Man Who Lost Family Members in Holocaust Opposes Nazi Artifact Sales

By Tutton, Michael | The Canadian Press, May 28, 2018 | Go to article overview

Man Who Lost Family Members in Holocaust Opposes Nazi Artifact Sales


Tutton, Michael, The Canadian Press


Halifax man opposes sale of Nazi artifacts

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HALIFAX - A Halifax man who lost family members in the Holocaust says he's hoping a local antique shop will voluntarily stop selling Nazi artifacts -- while a national Jewish group has called for regulation on trade in Third Reich memorabilia.

Shimon Walt said he learned of the sale of Nazi party badges and photos of Nazi-era war medals from his wife, Peggy Walt, who visited the shop after attending synagogue nearby on Saturday.

"I wish those memorabilia, all the swastikas and photographs ... would stay locked up in museums around the world in places where we can educate our young ones and ourselves not to forget what has happened," Walt, a cellist who plays in the local symphony orchestra, said in an interview on Monday.

Walt's mother Bela survived the Holocaust in Lithuania after she and her mother were transferred to a Siberian work camp.

Peggy Walt said when they returned from the camp, his relatives in the city of Vilnius had disappeared.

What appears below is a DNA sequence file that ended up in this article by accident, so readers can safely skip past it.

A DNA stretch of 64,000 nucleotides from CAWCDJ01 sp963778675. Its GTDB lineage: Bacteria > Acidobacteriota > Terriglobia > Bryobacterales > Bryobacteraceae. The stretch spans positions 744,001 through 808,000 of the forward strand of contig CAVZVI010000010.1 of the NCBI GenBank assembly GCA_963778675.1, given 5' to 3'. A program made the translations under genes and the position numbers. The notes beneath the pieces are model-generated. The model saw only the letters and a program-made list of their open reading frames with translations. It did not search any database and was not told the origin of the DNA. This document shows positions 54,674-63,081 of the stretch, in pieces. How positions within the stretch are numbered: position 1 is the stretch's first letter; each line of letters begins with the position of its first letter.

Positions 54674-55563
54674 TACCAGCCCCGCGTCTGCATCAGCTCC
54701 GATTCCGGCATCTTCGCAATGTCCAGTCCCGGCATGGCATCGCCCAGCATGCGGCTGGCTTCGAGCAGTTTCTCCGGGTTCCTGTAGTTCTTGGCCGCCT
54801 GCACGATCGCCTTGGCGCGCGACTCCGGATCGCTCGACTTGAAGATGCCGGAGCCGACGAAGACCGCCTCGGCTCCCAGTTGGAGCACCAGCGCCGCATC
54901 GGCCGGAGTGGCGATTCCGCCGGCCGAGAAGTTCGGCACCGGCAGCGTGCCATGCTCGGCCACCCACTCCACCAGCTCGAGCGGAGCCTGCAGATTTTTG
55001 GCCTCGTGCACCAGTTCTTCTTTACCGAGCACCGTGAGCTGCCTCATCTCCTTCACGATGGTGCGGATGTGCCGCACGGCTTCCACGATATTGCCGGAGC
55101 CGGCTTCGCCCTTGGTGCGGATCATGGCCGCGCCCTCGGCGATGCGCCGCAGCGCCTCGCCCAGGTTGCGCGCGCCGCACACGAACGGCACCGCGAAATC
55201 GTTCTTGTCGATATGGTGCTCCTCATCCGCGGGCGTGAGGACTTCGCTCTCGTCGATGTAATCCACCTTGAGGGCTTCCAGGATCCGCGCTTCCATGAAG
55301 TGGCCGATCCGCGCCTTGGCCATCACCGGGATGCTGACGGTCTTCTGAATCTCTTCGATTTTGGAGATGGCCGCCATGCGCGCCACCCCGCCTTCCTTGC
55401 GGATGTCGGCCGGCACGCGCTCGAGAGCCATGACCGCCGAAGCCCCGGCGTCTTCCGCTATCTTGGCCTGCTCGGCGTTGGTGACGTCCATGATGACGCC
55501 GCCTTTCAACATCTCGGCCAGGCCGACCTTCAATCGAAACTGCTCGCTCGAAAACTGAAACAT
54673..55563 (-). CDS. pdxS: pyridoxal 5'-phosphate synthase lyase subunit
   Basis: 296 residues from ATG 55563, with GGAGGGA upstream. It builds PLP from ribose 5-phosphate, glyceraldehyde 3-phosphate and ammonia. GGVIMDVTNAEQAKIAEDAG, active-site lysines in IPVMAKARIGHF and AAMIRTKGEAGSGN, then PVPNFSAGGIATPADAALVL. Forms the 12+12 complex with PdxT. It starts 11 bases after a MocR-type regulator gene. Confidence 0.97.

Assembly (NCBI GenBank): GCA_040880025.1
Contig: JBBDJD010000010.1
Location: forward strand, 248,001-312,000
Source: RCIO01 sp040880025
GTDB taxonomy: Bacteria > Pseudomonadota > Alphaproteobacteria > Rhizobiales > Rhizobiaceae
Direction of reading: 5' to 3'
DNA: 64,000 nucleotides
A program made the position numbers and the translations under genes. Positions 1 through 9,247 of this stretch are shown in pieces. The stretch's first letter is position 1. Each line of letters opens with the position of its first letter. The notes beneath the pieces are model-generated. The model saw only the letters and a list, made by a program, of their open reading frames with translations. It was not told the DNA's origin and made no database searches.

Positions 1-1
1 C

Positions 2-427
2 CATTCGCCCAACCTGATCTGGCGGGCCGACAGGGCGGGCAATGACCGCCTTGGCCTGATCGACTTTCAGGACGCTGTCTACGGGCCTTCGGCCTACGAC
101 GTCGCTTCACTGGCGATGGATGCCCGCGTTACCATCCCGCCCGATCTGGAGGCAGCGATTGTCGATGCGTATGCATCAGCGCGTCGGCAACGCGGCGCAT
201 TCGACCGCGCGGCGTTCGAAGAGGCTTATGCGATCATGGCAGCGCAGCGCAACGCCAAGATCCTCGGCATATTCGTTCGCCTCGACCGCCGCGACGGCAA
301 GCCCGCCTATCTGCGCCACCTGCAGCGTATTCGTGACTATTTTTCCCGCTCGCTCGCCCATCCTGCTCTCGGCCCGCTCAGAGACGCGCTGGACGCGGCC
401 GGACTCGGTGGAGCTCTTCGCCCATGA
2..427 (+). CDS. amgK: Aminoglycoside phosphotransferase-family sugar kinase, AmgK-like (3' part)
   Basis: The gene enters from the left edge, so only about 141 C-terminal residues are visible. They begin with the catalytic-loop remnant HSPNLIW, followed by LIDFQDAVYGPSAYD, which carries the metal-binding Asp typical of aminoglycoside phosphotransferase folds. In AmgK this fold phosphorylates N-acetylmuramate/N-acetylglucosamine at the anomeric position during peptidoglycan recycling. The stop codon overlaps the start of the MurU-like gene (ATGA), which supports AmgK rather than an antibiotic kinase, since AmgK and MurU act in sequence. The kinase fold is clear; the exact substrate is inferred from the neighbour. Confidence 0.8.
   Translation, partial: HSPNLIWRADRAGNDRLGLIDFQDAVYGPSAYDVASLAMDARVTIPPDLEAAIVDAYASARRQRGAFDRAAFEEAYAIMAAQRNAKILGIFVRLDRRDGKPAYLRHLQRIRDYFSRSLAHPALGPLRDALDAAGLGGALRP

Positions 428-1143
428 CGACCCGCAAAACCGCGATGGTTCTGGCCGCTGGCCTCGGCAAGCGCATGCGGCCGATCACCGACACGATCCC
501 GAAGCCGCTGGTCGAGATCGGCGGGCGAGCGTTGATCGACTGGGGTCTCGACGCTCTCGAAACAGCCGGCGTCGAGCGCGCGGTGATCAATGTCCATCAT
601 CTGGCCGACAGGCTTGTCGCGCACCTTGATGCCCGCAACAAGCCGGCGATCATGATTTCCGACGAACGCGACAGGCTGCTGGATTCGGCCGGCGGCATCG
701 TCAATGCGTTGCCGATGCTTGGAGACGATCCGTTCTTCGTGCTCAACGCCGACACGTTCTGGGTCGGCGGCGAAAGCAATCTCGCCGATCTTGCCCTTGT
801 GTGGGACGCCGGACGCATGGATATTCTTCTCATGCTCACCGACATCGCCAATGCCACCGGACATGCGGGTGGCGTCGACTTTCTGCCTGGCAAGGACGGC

She said some died in a nearby killing pit where Jews were taken and shot, while others were shipped to death camps operated by the German state. His mother and grandmother eventually moved to Israel, where Shimon was educated prior to coming to the United States and then Nova Scotia.

The musician said he doesn't, at this point, favour laws that ban the sale of memorabilia, but prefers that shop owners and flea markets voluntarily cease the trade and sale of the items -- and that their use be restricted for educational purposes.

He said he is hoping shop owners consider the sense of hurt that occurs for descendants of Holocaust survivors.

"These are likely some of the last symbols some of my relatives saw before they died," he said.

Jack Craft, the owner of Finer Things Antiques and Curios, said in a social media post that he agreed "the swastika is considered an offensive symbol," but he also said customers who purchase the items are often doing so due to an interest in military history," and "collect historical artifacts to preserve and to study."

"I respect your opinion, and ask you to try to understand how and why some people may be collectors. For many, it's a lifelong scholarship and interest in learning about an important time in world history," he wrote during an online discussion involving a number of participants. …

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